At a high school, most students would say they know the difference between a sport and a club. A club is a group of people with a shared interest who get together, like the debate team, chess club, a foreign language club, etc. A sport, on the other hand, typically involves tryouts, in order to make the team and more physical work.
In college, it's a bit different. As explained by The Denisonian, "a major difference between varsity and club is the source for allocated funds. Varsity teams receive financial support, equipment and facilities from college and university athletic department budgets." This directly affects the Denison cheerleading team. Rather than called a sport, it is in the category of a club. However, the team members of the cheer squad say what they do should certainly be called a sport.
The Denisonian staff writer Andrew Freshcorn writes, "The purpose of the Denison cheerleading club
is to provide students with the opportunity to grow, learn, lead and experience athletic activities. They promote and uphold school spirit, develop a sense of sportsmanship among the students, as well as build better relationships between competing schools during all athletic events and develop a stronger sense of responsibility as individuals and leaders."
Adds Denison cheerleader, Kirstie Rodden, "One of the best takeaways of cheering is increasing school spirit
around Denison. I love going to Denison and supporting the different sports teams and cheering is a great way to get further involved in that."
If they love cheering even though they're called a club, what's the big deal? The deal is it limits them in many aspects.
Freshcorn explains, "The cheerleading club faces challenges, however. Their practices are limited to two days per week, making each and every minute spent in the gym valuable, as those hours become more valuable, the less frequent they are. Besides being limited in practice opportunities, the cheerleading club has also been limited in travel opportunities. Because they are not provided transportation to athletic events, cheerleaders band together and drive to the games using their own cars. As a club however, they do not make the trips to games that exceed over three hours of driving time."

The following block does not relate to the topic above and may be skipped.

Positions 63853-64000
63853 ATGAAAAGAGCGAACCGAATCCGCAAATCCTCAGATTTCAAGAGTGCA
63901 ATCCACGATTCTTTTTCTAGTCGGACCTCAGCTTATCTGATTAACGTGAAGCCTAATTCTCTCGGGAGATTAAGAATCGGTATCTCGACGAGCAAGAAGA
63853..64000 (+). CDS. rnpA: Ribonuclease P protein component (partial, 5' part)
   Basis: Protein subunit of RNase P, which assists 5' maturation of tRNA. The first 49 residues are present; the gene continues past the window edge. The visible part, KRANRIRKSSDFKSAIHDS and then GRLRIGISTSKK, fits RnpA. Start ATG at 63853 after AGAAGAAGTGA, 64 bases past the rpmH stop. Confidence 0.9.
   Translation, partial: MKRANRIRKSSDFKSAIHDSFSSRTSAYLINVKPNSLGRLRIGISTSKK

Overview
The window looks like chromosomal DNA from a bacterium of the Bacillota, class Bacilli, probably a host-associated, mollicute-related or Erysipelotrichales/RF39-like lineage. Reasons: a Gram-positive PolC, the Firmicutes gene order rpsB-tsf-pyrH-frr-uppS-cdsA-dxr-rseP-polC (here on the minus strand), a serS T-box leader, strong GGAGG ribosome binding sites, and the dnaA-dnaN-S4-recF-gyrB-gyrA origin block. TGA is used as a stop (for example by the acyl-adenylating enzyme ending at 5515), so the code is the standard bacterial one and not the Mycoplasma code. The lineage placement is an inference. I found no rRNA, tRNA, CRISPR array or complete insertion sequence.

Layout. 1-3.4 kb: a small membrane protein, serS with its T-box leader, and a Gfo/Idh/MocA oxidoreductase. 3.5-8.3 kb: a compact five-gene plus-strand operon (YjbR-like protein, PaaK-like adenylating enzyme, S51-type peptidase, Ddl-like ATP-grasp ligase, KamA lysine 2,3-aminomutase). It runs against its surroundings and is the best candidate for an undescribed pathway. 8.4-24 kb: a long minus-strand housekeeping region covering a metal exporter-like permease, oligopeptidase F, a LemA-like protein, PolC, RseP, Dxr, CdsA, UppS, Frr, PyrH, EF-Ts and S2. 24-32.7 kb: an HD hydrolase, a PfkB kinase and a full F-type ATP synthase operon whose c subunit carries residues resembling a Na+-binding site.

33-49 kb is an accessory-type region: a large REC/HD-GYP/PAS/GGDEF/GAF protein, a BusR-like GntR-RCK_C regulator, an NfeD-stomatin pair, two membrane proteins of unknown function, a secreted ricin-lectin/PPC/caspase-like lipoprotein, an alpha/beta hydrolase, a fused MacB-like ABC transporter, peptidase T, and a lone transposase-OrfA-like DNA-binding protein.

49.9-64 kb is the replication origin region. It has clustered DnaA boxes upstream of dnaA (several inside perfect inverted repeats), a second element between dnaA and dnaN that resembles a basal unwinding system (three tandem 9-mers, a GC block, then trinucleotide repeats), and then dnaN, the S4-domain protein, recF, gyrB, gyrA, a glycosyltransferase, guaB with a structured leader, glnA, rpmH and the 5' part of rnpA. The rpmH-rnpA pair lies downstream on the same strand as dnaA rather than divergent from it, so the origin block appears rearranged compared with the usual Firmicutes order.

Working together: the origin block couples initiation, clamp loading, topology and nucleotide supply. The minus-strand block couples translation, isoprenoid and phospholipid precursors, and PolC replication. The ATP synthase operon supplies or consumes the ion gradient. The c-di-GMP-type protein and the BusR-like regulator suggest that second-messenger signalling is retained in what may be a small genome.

Because of these reasons and more, the team is determined to make the jump from club to varsity sport. The cheerleaders believe that the sport designation would also make fellow students take cheerleading more seriously and see just how hard the team members work. If the team was named a sport, they would receive much more funding and, as a result, they could practice more often and improve their skills, as well as attend games that aren't local. If the cheerleaders are able to convince their school, Denison would become the first cheer squad in the North Coast Atlantic Conference to ever be a varsity sport
, as all the other nine colleges designate cheerleading as a club.
Despite this struggle, nothing can stop these cheerleaders from loving what they do. Kirstie Rodden explains, "cheering is a great way to get involved on campus and meet new people that you will become very close to during your tenure at Denison. If you're thinking about trying out, whether you have ever cheered or not, do it! The team is such a great group and cheering for Denison has been a truly positive experience for me, and for the rest of my team."
You can read the full story here at The Denisonian